In observational astronomy, an asterism is a popular known pattern or group of stars that are recognised in the night sky.
A Bayer designation is a stellar designation in which a specific star is identified by a Greek letter, followed by the genitive form of its parent constellation's Latin name.
Beta Aquarii (β Aquarii, abbreviated Beta Aqr, β Aqr) is a double star in the constellation of Aquarius.
A binary star is a star system consisting of two stars orbiting around their common barycenter.
Boss General Catalogue (GC, sometimes General Catalogue) is an astronomical catalogue containing 33,342 stars.
The Bright Star Catalogue, also known as the Yale Catalogue of Bright Stars or Yale Bright Star Catalogue, is a star catalogue that lists all stars of stellar magnitude 6.5 or brighter, which is roughly every star visible to the naked eye from Earth.
The Catalogue of Fundamental Stars is a series of six astrometric catalogues of high precision positional data for a small selection of stars to define a celestial reference frame, which is a standard coordinate system for measuring positions of stars.
In astrophysics, chemically peculiar stars (CP stars) are stars with distinctly unusual metal abundances, at least in their surface layers.
Chinese is a group of related, but in many cases mutually unintelligible, language varieties, forming a branch of the Sino-Tibetan language family.
A constellation is a group of stars that are considered to form imaginary outlines or meaningful patterns on the celestial sphere, typically representing animals, mythological people or gods, mythological creatures, or manufactured devices.
In astronomy, Durchmusterung or Bonner Durchmusterung (BD), is the comprehensive astrometric star catalogue of the whole sky, compiled by the Bonn Observatory (Germany) from 1859 to 1903.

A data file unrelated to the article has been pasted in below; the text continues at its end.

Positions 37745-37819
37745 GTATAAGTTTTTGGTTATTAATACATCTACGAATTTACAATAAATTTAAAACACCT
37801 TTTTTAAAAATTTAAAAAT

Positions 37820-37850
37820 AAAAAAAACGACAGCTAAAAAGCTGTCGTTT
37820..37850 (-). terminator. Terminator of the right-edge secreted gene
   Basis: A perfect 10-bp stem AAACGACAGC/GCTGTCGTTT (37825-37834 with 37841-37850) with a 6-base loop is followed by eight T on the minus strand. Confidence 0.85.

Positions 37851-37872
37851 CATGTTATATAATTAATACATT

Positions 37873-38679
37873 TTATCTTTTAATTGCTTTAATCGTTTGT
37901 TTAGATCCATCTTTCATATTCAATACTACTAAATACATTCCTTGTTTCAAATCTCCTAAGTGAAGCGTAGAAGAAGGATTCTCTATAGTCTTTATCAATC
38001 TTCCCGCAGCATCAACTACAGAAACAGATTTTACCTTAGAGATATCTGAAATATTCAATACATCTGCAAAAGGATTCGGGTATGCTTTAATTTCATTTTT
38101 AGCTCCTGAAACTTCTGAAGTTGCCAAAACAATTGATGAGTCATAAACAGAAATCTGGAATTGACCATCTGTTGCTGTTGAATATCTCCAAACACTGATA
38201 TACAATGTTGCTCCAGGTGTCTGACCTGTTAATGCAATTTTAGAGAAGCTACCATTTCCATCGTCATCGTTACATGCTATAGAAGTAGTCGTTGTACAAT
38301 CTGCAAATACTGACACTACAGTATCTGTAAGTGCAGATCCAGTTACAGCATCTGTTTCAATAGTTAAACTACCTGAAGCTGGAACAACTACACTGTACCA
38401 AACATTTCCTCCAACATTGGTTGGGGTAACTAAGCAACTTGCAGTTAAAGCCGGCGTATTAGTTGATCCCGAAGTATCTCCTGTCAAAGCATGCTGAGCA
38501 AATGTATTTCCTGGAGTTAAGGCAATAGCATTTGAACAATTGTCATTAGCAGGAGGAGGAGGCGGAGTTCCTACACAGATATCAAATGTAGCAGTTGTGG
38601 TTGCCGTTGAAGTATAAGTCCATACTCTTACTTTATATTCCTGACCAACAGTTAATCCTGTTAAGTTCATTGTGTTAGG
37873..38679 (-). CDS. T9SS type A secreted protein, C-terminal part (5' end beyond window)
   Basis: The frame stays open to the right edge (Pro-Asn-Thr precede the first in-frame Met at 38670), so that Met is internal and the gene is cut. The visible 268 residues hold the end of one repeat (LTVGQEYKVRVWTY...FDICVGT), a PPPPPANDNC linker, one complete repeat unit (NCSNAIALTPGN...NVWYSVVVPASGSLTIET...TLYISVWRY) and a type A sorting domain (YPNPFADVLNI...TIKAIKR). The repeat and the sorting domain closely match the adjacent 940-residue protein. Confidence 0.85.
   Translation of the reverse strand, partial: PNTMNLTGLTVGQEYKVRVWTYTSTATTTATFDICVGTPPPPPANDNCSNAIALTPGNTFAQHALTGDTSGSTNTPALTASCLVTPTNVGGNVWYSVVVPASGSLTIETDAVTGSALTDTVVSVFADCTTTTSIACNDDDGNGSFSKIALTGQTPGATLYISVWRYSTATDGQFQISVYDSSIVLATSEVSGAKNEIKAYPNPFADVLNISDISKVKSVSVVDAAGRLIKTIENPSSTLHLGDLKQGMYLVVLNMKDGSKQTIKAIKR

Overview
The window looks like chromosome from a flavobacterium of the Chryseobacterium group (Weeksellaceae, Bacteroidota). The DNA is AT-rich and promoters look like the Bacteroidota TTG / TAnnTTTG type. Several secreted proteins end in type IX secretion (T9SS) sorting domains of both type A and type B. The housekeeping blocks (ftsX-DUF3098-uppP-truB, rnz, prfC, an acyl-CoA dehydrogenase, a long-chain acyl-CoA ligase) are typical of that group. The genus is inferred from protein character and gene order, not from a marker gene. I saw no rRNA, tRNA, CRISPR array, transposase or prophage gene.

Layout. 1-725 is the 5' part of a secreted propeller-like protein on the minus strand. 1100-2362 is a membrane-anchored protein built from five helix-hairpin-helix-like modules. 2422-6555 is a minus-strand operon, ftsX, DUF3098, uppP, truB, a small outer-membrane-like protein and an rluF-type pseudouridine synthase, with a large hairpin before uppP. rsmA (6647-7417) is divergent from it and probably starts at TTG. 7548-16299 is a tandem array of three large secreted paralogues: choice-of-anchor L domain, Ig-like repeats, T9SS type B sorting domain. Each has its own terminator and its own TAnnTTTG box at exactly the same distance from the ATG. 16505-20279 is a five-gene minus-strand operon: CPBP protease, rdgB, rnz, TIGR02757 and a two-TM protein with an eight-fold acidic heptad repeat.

The Emptiness mansion is one of the Twenty-eight mansions of the Chinese constellations.
Equuleus is a constellation.
A Flamsteed designation is a combination of a number and constellation name that uniquely identifies most naked eye stars in the modern constellations visible from southern England.
A giant star is a star with substantially larger radius and luminosity than a main-sequence (or dwarf) star of the same surface temperature.
The Henry Draper Catalogue (HD) is an astronomical star catalogue published between 1918 and 1924, giving spectroscopic classifications for 225,300 stars; it was later expanded by the Henry Draper Extension (HDE), published between 1925 and 1936, which gave classifications for 46,850 more stars, and by the Henry Draper Extension Charts (HDEC), published from 1937 to 1949 in the form of charts, which gave classifications for 86,933 more stars.
Hipparcos was a scientific satellite of the European Space Agency (ESA), launched in 1989 and operated until 1993.
The International Astronomical Union (IAU) established a Working Group on Star Names (WGSN) in May 2016 to catalog and standardize proper names for stars for the international astronomical community.
The International Astronomical Union (IAU; Union astronomique internationale, UAI) is an international association of professional astronomers, at the PhD level and beyond, active in professional research and education in astronomy.
Latinisation or Latinization is the practice of rendering a non-Latin name (or word) in a Latin style.
In astronomy, the main sequence is a continuous and distinctive band of stars that appear on plots of stellar color versus brightness.
Proper motion is the astronomical measure of the observed changes in the apparent places of stars or other celestial objects in the sky, as seen from the center of mass of the Solar System, compared to the abstract background of the more distant stars.
The Smithsonian Astrophysical Observatory Star Catalog is an astrometric star catalogue.
A star is type of astronomical object consisting of a luminous spheroid of plasma held together by its own gravity.
In astronomy, stellar classification is the classification of stars based on their spectral characteristics.